A failed attempt at child reunification
ChoraChori has returned most of the children it has rescued from India to their families. Usually parents and siblings have greeted returnees with open arms; this was the case with Bibash in my previous post. Occasionally, and in spite of our best efforts, family reunification doesn’t work out and we have to consider returning a child to our Kathmandu refuge for long term care. Khem (name changed) is a case in point.
Running away from home
Like so many of the children ChoraChori helps, Khem had a very difficult upbringing. He was born in Dhangadhi, in the far west of Nepal, the son of his father’s second wife. She developed an alcohol problem and left home when Khem was very little, whereabouts still unknown. Soon afterwards his father’s first wife returned with her three children and Khem’s problems deepened. His father went to work in Mumbai and essentially Khem’s grandmother looked after him. She protected him as best she could from his abusive stepmother.
Eventually Khem had had enough and he ran away, stealing money from his home and from neighbours to fund his trip into India. He ended up in a children’s home in Delhi, from where ChoraChori rescued him in March 2016. We returned him to his family last October. It seemed to our field staff at the time that he could expect enough family support but this hasn’t happened.
A tough family visit
When they visited the family last week ChoraChori field staff members Yogesh (top right) and Pratap were shocked by Khem’s circumstances. He wasn’t attending school and living under the same roof as 24 other members from his extended family, including four uncles. The domestic environment was tense in the extreme, with Khem’s grandmother and stepmother bickering during the visit itself. Khem’s stepmother perceives his mother as being the source of the family’s problems and calls Khem a thief. Indeed, this is how the broader community sees him after his earlier thefts. No neighbour allows him into their home. Khem’s father is still working in Mumbai but the money he sends home isn’t enough to look after his children and send them to school.
Actually, Khem’s stepsister has admitted that he has been well-behaved since he returned to the family. But memories are long and Khem seems to have little future in his family and village under such a burden of stigma. Yogesh and Pratap noted that he was very quiet during the visit although he had been smart and outgoing while staying at our Kathmandu refuge. As they were leaving the family, Khem asked Yogesh and Pratap if he could return to Kathmandu.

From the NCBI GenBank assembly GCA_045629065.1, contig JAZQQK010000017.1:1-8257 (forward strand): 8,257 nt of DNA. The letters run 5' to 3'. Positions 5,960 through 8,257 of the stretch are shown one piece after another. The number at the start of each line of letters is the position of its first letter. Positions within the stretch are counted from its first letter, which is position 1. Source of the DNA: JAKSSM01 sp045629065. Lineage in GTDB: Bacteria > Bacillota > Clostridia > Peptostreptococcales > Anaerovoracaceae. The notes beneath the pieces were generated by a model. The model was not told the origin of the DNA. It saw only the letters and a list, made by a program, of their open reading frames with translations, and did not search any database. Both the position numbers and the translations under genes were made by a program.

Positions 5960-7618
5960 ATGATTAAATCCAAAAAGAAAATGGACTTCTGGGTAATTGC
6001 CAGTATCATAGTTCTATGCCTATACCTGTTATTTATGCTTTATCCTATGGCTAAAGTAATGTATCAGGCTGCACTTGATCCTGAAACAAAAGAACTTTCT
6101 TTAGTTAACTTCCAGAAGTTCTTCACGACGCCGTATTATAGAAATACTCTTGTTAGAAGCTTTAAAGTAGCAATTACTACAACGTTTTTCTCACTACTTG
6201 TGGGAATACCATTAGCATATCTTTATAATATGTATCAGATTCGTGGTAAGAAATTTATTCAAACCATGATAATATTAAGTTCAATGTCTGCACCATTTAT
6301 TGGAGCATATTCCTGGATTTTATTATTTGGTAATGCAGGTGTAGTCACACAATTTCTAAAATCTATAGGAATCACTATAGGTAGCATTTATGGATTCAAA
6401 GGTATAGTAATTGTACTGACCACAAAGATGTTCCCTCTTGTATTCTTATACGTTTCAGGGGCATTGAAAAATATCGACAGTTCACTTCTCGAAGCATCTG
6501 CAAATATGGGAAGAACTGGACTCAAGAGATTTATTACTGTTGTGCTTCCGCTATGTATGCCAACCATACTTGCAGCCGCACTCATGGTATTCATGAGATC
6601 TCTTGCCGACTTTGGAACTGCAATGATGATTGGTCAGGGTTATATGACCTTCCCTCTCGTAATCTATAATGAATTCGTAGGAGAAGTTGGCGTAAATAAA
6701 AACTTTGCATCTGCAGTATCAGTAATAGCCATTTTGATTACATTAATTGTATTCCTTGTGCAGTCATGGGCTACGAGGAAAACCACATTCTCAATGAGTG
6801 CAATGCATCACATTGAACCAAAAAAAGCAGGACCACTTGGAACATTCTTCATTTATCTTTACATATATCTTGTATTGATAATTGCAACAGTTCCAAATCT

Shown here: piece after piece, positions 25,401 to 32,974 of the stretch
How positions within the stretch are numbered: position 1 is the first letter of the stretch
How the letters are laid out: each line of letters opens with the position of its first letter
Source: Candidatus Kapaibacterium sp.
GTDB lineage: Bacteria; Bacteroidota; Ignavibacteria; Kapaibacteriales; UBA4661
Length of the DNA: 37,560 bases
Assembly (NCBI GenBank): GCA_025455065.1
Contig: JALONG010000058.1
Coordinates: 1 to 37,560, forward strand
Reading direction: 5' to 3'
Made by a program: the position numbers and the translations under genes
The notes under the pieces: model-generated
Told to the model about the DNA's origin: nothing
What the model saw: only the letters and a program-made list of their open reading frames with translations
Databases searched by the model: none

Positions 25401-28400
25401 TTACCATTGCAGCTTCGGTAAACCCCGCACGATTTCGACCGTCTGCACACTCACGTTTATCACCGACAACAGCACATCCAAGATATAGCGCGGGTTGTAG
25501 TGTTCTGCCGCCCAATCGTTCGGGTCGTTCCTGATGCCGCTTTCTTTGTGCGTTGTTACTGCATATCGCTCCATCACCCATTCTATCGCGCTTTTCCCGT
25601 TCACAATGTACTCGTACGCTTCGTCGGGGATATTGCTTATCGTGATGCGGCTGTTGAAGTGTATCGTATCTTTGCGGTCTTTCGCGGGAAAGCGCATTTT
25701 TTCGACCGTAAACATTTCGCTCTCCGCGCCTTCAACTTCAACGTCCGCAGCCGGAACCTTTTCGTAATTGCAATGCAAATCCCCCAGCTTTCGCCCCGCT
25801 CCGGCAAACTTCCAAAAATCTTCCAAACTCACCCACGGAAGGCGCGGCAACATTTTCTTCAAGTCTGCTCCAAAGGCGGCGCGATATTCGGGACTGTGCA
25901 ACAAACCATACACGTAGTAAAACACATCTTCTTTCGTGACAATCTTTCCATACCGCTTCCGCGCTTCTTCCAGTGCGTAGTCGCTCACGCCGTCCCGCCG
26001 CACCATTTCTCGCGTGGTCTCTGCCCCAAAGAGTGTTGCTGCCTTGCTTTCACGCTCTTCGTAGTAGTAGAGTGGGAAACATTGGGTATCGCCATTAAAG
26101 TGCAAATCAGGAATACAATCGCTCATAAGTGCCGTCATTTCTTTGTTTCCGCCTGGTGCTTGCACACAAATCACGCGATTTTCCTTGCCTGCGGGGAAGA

The challenge for ChoraChori
These days children’s homes in Kathmandu are criticised for how they institutionalise children who could be better supported within their families and communities. Most of the time this criticism is entirely valid. Especially since opportunists set up homes just to raise money rather than to care for children. But here we have an example of how family reunification and support is doomed to failure, not helped by the remoteness of so many villages. Under these circumstances a refuge can provide an invaluable safety net when there are no other options.
Khem will be returning to our Kathmandu refuge. This is an expensive long term care requirement that hopefully we can cover through child sponsorship. Even then there is a significant risk. For during his earlier stay Khem and another boy ran away for a day and he could well do so again. For we don’t keep children behind bars as per the Indian “children’s shelters”. When this happens, as is the case from time to time, we have the worry of their welfare while still being our responsibility.
But let’s hope we can turn this boy’s life around. If you feel you can help, either with a donation or as a sponsor, please do e mail me on firstname.lastname@example.org.